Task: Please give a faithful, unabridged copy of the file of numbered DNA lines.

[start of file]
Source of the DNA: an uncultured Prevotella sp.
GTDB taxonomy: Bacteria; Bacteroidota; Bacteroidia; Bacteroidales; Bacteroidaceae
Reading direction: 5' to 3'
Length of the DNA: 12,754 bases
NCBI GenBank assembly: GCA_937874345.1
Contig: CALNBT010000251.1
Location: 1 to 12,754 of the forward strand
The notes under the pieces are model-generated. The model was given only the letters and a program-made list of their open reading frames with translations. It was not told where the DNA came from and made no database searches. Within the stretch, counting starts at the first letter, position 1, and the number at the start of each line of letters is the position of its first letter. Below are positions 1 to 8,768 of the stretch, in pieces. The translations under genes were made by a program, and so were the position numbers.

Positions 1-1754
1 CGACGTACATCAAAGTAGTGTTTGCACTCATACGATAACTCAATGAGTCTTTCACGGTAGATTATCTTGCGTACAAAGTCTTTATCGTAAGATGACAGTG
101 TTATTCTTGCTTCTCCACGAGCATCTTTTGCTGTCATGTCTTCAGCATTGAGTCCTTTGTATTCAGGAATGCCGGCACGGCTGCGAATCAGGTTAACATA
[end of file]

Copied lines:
Source of the DNA: an uncultured Prevotella sp.
GTDB taxonomy: Bacteria; Bacteroidota; Bacteroidia; Bacteroidales; Bacteroidaceae
Reading direction: 5' to 3'
Length of the DNA: 12,754 bases
NCBI GenBank assembly: GCA_937874345.1
Contig: CALNBT010000251.1
Location: 1 to 12,754 of the forward strand
The notes under the pieces are model-generated. The model was given only the letters and a program-made list of their open reading frames with translations. It was not told where the DNA came from and made no database searches. Within the stretch, counting starts at the first letter, position 1, and the number at the start of each line of letters is the position of its first letter. Below are positions 1 to 8,768 of the stretch, in pieces. The translations under genes were made by a program, and so were the position numbers.

Positions 1-1754
1 CGACGTACATCAAAGTAGTGTTTGCACTCATACGATAACTCAATGAGTCTTTCACGGTAGATTATCTTGCGTACAAAGTCTTTATCGTAAGATGACAGTG
101 TTATTCTTGCTTCTCCACGAGCATCTTTTGCTGTCATGTCTTCAGCATTGAGTCCTTTGTATTCAGGAATGCCGGCACGGCTGCGAATCAGGTTAACATA